Monday, November 28, 2022

Prison for fake builder who preyed on Alzheimer’s patient

Lincolnshire Trading Standards has secured a prosecution against Martin Paul Jacks, after he fraudulently charged a man in Grantham for building works that he had no intention of doing.

Mr Jacks – 41, of Greystoke Drive, Bilborough, Nottingham – was sentenced to six months in prison at Lincoln Crown Court on Friday 11 November 2022.

Between 2014 and 2017, Martin Jacks visited Mr A at his home in Grantham on a number of occasions to sell him building work on his property, claiming he worked for a company called ‘Riverside’.

Over his visits, Mr Jacks took several cheques from Mr A, amounting to over £12,000.

Mr Jacks had shown the victim brochures from other companies to try and legitimise his false backstory, and on one occasion, neighbours saw him force his way into Mr A’s house to try and get more money from him.

After the neighbours called the police, officers came to Mr A’s house and Martin Jacks answered the door. He then ran but was chased and apprehended by police who handed the case to Lincolnshire Trading Standards.

Principal Trading Standards officer, Andy Wright, investigated the case. He said: “Jacks drove specifically from his home in Nottingham to Grantham to prey on his victim.

“Mr A was a frail, elderly man who was diagnosed with Alzheimer’s, and Jacks clearly thought of him as an easy target. Mr A was undoubtedly scared of Jacks.

“Our investigation revealed that Jacks had visited his victim on a number of occasions over three years and taken cheques for fictitious building work. He then used a cheque cashing service in Nottingham to obtain his ill-gotten gains.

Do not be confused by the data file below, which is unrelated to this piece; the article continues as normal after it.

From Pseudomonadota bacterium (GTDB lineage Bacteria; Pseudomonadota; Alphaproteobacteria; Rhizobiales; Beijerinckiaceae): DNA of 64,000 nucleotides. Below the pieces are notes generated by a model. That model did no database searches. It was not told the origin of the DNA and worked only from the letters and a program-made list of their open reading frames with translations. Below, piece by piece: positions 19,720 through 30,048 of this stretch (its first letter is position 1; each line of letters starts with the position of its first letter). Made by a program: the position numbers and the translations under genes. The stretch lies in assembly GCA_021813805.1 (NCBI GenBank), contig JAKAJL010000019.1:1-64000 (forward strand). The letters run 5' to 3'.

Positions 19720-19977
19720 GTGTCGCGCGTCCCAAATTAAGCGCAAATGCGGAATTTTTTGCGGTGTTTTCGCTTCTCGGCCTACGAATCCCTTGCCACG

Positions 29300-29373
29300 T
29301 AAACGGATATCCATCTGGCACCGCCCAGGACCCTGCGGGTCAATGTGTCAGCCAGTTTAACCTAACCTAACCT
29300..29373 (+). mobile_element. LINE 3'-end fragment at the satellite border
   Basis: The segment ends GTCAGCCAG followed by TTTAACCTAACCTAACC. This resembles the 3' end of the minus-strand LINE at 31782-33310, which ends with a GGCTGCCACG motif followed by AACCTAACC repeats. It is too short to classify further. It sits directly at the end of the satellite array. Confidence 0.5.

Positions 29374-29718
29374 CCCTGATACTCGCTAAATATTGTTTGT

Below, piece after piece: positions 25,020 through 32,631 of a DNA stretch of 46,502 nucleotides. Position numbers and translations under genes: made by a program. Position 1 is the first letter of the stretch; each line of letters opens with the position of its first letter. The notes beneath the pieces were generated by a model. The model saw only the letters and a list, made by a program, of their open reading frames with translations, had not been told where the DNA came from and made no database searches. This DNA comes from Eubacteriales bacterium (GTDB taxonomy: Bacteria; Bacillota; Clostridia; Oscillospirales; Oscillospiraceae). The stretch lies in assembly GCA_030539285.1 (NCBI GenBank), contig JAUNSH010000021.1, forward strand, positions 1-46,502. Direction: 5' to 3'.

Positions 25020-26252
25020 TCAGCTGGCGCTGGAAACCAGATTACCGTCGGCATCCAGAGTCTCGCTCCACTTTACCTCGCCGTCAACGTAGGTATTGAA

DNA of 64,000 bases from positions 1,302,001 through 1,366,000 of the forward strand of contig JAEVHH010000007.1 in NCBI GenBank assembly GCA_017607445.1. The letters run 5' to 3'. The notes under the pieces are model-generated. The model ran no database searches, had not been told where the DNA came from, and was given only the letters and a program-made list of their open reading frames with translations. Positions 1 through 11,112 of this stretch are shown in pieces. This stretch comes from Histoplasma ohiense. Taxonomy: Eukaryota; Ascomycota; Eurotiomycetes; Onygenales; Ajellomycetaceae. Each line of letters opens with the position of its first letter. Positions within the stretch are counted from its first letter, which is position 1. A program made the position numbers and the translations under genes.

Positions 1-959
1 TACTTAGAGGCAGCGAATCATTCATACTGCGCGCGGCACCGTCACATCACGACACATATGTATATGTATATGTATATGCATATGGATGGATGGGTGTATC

“Court backlogs have delayed this case coming before a judge, but we’re pleased to see the judge agree that Mr Jacks should be behind bars.

“In this case it was only the vigilance of a close neighbour who saw Jacks force his way in, and the rapid response of Lincolnshire Police in Grantham, that helped us brings Jacks to justice.”

Martyn Parker, assistant director for public protection at Lincolnshire County Council, added: “On this occasion, simply looking out for a neighbour helped bring this career criminal to justice. Mr A lived alone, and so his neighbours keeping an eye on him, and their quick action in calling the police, helped stop Martin Jacks from continuing to target him.

“This case also highlights the close working relationship between Lincolnshire Police and Lincolnshire Trading Standards; both organisations work tirelessly to protect vulnerable residents like Mr A and stop the criminals who choose to take advantage of them.”

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